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Linenberg said United Airlines parent UAL Corp. (UAL: up $1.49 to $18.99, Research, Estimates) and America West Airlines Holdings (AWA: up $0.30 to $3.30, Research, Estimates) each have the thinnest margin to operate, with only a little more than three weeks worth of operating cash on hands to fund operations.

AMR Corp. (AMR: up $2.00 to $20.00, Research, Estimates), the world's largest airline company and owner of American Airlines and Trans World Airlines, has about five weeks of cash available, according to Linenberg's analysis, while Delta and No. 5 Continental Airlines (CAL: down $2.33 to $17.72, Research, Estimates) have about six weeks of cash.

Linenberg said among the best positioned to ride out the crisis are regional carriers and discount carrier Southwest Airlines (LUV: down $0.01 to $12.99, Research, Estimates) the nation's most profitable airline. It has nearly three months of cash on hand, according to his analysis.

Continental, which along Southwest are the nation's only profitable major carriers before the terrorist attack, warned Monday it will miss $70 million in payments on aircraft-backed loans.

United Airlines said it expects to get all its grounded jets back in the air by Wednesday.
Deep layoffs and schedule reductions are spreading across the industry, led by Continental, which Saturday announced it would cut its schedule and staff by about 20 percent.

Sources told CNN Tuesday that United was on the verge of furloughing 20,000 of its employees, although company officials could not be reached for confirmation.

United said Tuesday it expects to run 1,900 flights Wednesday, about 20 percent less than its full schedule of 2,390 flights. United said it expected to have 1,270 flights Tuesday after having only 1,045 Monday.

Other members of the administration also said the president supports some kind of relief for the airlines, although they were careful to say it was premature to say what level of help would be endorsed.

"He understands what's happened to this sector of our economy, he understands that the rules have changed for them this last week and it is appropriate that the federal government step in and give them some support," said Commerce Secretary Don Evans in an interview with CNN on the White House lawn early Tuesday.

The bailout package also won support from some congressional leaders Tuesday afternoon.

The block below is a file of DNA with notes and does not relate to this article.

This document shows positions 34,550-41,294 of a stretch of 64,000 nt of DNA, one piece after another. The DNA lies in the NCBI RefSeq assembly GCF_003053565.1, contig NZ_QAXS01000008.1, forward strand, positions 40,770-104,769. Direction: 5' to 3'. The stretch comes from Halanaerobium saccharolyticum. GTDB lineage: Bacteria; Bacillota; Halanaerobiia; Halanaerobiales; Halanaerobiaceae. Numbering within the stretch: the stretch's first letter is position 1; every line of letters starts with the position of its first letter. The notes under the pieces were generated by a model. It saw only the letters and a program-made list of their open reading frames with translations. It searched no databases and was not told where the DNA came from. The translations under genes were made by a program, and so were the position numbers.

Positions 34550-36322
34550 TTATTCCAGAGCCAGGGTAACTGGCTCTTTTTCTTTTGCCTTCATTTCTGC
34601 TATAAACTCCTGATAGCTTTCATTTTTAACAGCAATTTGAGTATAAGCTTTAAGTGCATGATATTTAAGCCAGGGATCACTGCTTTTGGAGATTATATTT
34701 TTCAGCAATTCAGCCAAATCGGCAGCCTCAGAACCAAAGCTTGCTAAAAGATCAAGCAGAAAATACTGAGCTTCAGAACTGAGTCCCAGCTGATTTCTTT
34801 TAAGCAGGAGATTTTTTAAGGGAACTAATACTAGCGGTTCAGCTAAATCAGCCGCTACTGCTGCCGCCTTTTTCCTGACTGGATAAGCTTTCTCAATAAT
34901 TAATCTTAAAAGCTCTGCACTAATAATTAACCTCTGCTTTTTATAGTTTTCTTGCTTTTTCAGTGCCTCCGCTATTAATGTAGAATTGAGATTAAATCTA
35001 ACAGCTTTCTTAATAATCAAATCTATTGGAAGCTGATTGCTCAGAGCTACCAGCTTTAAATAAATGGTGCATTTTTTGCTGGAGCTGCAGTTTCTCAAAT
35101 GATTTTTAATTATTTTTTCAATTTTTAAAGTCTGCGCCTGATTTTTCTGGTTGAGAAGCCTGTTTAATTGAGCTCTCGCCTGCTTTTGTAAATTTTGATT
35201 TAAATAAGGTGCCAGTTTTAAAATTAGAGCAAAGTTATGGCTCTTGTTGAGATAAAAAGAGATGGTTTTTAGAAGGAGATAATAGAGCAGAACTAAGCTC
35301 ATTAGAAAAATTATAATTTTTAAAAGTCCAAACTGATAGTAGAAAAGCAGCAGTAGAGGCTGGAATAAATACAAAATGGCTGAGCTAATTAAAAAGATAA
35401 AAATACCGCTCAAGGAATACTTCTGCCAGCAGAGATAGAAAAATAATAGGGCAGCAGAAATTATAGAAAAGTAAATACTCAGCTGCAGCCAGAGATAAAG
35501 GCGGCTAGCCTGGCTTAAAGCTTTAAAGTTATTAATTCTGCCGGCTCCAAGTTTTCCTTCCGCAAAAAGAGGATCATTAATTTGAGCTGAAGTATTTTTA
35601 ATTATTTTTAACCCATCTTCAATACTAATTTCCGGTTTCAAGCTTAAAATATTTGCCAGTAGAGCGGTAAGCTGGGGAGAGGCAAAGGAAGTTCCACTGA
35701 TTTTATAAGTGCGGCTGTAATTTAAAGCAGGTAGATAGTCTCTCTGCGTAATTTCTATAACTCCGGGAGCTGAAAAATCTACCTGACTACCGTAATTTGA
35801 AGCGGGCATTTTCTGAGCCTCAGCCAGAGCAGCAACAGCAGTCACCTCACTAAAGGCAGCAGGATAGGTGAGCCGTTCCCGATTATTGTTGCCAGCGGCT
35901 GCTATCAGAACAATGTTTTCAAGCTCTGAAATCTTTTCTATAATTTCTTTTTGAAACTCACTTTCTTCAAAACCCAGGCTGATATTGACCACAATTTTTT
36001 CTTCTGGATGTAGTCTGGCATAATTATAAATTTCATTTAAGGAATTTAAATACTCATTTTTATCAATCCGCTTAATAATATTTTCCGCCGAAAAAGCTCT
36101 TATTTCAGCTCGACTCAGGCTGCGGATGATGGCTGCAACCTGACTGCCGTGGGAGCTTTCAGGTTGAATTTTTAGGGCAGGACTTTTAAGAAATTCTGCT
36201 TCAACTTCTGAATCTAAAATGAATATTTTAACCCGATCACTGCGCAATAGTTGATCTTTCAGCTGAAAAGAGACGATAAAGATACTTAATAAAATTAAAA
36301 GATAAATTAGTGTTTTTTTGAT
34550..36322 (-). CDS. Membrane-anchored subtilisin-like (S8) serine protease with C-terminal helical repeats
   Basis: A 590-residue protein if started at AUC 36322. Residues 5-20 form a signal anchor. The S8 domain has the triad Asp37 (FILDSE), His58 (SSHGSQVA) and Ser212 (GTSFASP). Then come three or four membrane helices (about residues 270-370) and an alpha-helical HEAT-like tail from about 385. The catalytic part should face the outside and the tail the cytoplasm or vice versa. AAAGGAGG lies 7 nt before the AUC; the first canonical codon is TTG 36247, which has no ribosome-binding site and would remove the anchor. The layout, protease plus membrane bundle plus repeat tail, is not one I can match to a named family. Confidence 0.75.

"There's a recognition of the extraordinary vulnerability we see economically with all the airlines," said Senate Majority Leader Tom Daschle. "Clearly this is a vital part of our restoring our economic health and strength." But Congressional leaders also stopped short of backing a specific dollar amount for the package.

The bailout package would help not only passenger carriers but also air cargo carriers, which have bounced back from the crisis much quicker than the passenger airlines. The major cargo carriers such as FedEx Corp. (FDX: down $2.40 to $35.90, Research, Estimates) United Parcel Service (UPS: down $0.22 to $50.15, Research, Estimates) and Atlas Air (CGO: up $0.11 to $11.19, Research, Estimates) may actually benefit if cargo that had traveled in the bellies of passenger planes ends up shifted to their freighters due to security concerns. But Mineta said any relief package would include cargo carriers as well as small aircraft operators. graphic


Lawmakers lobby for airlines - Sept. 17, 2001

Airline stocks see steep selloff - Sept. 17, 2001

Continental slashes staff, flights - Sept. 15, 2001

Airlines' cash will last only 30 days - Sept. 14, 2001

Air travel will suffer - Sept. 13, 2001

Midway ceases operations - Sept. 12, 2001

AMR Corp. warns of wider-than-expected 3Q loss - Sept. 7, 2001

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Merrill widens forecasts for airline losses - Aug. 21, 2001

US Airways unveils plan to cut costs - Aug. 15, 2001

American grounds jets as demand falls - Aug. 20, 2001

Losses widen for airlines - July 18, 2001